contract

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con·tract

(kon-trakt'),
1. To shorten; to become reduced in size; in the case of muscle, either to shorten or to undergo an increase in tension.
2. To acquire by contagion or infection.
3. An explicit bilateral commitment by psychotherapist and patient to a defined course of action to attain the goal of the psychotherapy.
[L. con-traho, pp. -tractus, to draw together]

contract

(kən-trăkt′, kŏn′trăkt′)
v.
1. To reduce in size by drawing together; shrink.
2. To become reduced in size by or as if by being drawn together, as the pupil of the eye.
3. To acquire or incur by contagion or infection.

contract

A written, dated and signed agreement between two or more parties, which sets out any arrangements on delegation and distribution of tasks and obligations, and, if appropriate, on financial matters. A clinical trial protocol may serve as the basis for a contract.

contract

Managed care A health care policy or plan in which a provider offers certain services delineated in writing, to which the purchaser–Pt agrees by signature. See Guaranteed renewable contract, Provider risk contract, Subscriber contract.

con·tract

(kon'trakt, kŏn-trakt')
1. To shorten; to become reduced in size; in the case of muscle, either to shorten or to undergo an increase in tension.
2. To acquire by contagion or infection.
3. An explicit bilateral commitment by psychotherapist and patient to a defined course of action to attain the goal of the psychotherapy.
[L. con-traho, pp. -tractus, to draw together]

con·tract

(kon'trakt, kŏn-trakt')
1. Explicit bilateral commitment by dentist and patient to a defined course of action to attain the goal of therapy.
2. To acquire by contagion or infection.
3. To shorten; to become reduced in size.
[L. con-traho, pp. -tractus, to draw together]
References in periodicals archive ?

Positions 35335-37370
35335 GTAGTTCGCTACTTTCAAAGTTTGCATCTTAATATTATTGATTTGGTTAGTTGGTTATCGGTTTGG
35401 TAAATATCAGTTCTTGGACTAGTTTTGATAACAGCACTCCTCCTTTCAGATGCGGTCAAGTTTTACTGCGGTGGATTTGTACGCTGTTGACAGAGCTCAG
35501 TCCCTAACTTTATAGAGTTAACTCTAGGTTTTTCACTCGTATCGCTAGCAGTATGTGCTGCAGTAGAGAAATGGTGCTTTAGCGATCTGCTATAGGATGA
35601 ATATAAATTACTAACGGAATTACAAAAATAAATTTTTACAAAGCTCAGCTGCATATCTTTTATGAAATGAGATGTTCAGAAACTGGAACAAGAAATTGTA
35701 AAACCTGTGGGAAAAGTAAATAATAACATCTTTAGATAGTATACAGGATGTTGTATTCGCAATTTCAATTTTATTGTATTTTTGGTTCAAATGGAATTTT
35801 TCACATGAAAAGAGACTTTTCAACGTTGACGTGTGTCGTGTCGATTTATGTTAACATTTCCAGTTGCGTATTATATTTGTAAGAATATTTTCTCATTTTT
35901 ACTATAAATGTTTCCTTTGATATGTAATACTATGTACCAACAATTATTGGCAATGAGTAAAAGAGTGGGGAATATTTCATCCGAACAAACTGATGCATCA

Thus, the policy will not be a "binding agreement relating to distribution and liquidation proceeds" and so will not be a governing provision.
Although market interest should be required and paid on related party loans, under the current regulations, a below-market interest rate on an employee loan will not be a binding agreement and will not be a governing provision, unless entered into with a principal purpose of circumventing the SCOS requirement.
A commercial contractual agreement (such as a lease, loan or employment agreement) is not a binding agreement and so is not a governing provision, unless a principal purpose is to circumvent the one-class-of-stock requirement.
However, as noted, a commercial contract such as a loan is not a binding agreement and so is not a governing provision unless a principal purpose is to circumvent the one-class-of-stock requirement.
Thus, the policy will not be considered a "binding agreement relating to distribution and liquidation proceeds" and so will not be considered to be a governing provision.
Routine commercial contracts, such as leases, employment agreements or loan agreements, are not considered to be binding agreements relating to distribution and liquidation proceeds, unless they are entered into to circumvent the one class of stock rules.(4)
Example 3: A Corp., an S corporation, is required under binding agreements to pay accident and health insurance premiums on behalf of certain of its employees who are also shareholders.